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An Interview with Jennifer S Brown upon receiving an offer of representation.


Jennifer S Brown (jbrown68 on QT) has signed with agent Laney Becker of Massie & McQuilkin Literary Agents.

Can you tell us a little bit about the book for which you’ve found representation? What inspired you to write it?
Ah, and here is where it gets tricky, for the book for which I found representation is not the book my agent sold. The novel that attracted my agent was CONTINUITY, which is the story of a young woman searching for her birth parents who turn out to be from an Orthodox Jewish community. However, my agent was unable to sell this novel to a publisher. She is an amazing agent, though, and when that didn’t sell, I asked her, “What do I do now?” she responded, “You write another novel.” She was kind enough not to say “duh,” though I would have deserved it. The next novel I wrote, MODERN GIRLS, is the story of unwanted pregnancy during the Great Depression. The novel was inspired by a bit of family history my father related, and it sent me off in a tailspin of research that resulted in my historical novel. MODERN GIRLS became my debut novel.
How long have you been writing?
Forever is probably not a great answer. I will say that I received my MFA in fiction in 1996 and my debut novel published in 2016. I went into my MFA program after writing on my own for many, many years. So we’ll call it “a lifetime.”
How long have you been working on this book?
About four years.
Was there ever a time you felt like giving up, and what helped you to stay on course?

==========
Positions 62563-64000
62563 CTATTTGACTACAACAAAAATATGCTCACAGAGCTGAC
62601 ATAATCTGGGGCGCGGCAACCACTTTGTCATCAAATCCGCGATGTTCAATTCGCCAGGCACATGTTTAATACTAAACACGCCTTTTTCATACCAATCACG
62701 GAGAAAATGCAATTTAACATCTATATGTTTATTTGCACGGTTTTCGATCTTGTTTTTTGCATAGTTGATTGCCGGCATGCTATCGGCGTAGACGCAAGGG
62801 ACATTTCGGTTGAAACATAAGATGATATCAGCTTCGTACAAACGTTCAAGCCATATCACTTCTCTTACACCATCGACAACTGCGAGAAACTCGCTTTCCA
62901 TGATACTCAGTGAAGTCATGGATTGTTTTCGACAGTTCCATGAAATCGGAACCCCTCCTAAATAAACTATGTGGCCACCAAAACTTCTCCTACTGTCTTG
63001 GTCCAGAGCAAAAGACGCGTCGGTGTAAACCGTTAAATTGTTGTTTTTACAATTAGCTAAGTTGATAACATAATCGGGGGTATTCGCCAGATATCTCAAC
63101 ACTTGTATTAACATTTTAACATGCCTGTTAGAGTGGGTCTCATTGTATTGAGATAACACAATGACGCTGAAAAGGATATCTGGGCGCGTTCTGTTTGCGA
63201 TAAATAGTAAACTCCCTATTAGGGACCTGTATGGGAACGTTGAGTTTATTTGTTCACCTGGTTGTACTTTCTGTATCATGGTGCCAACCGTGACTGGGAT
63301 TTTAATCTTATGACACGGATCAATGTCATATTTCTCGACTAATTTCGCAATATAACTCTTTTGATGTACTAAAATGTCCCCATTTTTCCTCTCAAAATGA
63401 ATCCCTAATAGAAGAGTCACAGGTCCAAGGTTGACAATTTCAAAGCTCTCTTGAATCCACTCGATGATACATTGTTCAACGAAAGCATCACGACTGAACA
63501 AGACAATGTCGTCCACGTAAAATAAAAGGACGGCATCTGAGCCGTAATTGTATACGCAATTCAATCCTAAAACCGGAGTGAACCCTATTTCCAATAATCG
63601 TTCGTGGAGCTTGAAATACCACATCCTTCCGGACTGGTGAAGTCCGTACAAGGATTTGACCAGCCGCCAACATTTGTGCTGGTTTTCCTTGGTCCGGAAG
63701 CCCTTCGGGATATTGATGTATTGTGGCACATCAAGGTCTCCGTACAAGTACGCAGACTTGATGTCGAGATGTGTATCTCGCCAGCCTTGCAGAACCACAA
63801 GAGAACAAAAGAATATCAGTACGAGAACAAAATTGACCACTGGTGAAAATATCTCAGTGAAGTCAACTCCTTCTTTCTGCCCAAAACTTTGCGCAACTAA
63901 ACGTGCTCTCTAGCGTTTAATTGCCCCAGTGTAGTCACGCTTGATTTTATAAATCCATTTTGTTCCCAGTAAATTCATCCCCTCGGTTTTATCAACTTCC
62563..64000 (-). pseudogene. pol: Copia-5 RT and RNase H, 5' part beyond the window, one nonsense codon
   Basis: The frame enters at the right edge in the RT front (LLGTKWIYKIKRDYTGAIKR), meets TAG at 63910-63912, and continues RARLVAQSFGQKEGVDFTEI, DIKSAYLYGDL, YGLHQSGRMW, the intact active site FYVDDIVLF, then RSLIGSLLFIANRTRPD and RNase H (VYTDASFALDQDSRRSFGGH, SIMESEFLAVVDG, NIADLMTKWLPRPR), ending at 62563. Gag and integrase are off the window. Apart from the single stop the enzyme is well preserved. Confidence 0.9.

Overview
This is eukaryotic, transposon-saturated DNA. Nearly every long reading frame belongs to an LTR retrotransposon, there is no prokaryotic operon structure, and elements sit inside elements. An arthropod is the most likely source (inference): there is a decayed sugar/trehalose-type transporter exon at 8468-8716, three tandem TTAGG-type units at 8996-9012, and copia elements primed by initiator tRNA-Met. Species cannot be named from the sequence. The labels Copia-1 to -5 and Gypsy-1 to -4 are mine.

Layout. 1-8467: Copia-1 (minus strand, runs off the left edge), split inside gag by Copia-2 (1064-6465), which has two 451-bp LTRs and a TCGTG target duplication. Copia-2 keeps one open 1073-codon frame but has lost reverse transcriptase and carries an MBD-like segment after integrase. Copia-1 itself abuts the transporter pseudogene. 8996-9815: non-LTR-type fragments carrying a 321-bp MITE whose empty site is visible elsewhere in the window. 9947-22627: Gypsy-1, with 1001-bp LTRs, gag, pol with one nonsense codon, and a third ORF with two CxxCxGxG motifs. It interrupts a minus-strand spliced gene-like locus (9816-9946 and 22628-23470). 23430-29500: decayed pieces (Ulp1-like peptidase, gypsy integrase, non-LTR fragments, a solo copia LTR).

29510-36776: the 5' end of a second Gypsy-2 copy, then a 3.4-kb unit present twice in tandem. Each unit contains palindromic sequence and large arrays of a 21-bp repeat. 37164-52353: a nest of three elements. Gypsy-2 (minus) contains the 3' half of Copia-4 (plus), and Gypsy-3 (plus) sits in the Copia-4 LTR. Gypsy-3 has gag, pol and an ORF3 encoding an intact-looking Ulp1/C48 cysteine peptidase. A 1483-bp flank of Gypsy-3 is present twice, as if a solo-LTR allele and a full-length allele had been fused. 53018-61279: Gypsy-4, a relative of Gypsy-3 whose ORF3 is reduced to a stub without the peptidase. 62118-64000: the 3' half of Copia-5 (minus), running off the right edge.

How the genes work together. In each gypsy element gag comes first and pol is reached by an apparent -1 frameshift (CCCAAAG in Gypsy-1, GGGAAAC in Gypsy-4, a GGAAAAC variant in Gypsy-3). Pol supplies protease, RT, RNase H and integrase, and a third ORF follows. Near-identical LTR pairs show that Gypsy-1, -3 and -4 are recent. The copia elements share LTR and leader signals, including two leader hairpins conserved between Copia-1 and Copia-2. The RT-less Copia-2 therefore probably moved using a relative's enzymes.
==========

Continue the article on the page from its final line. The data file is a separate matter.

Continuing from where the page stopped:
I had at times felt like giving up on publishing, but never on writing. Writing is too much of an emotional outlet for me to ever quit. But publishing? When the rejections were coming in, I thought for a while that I might just write for myself.
Is this your first book?
Not even close! I have three manuscripts that have never seen the light of day. CONTINUITY was the first novel polished enough to send out.
Do you have any formal writing training?
I have an MFA in Creative Writing from the University of Washington.
Do you follow a writing "routine" or schedule?
I’m a morning writer. If I’m on a roll, I can occasionally write in the evening, but those are the times when my family pulls me in other directions.
How many times did you re-write/edit your book?
Egads, at least four. I first wrote it in third person, but that didn’t work, so I completely rewrote it in first person. But I love revising so I re-write endlessly until my writing group yanks the manuscript from my hands and tells me it’s time to stop.
Did you have beta readers for your book?
Many. I belong to an amazing writing group who helped along the way. Then I asked other readers I respected to go over it. My father was a fabulous resource, as while he wasn’t alive in 1935, he knew enough about the period to help me with the historical aspects.
Did you outline your book, or do you write from the hip?
I start by writing from the hip, but as I go, and I can see a shape, I create an outline from which to continue.
How long have you been querying for this book? Other books?
It was the previous (unpublished) book that I queried and it took three months, which I understand is fairly short.
About how many query letters did you send out for this book?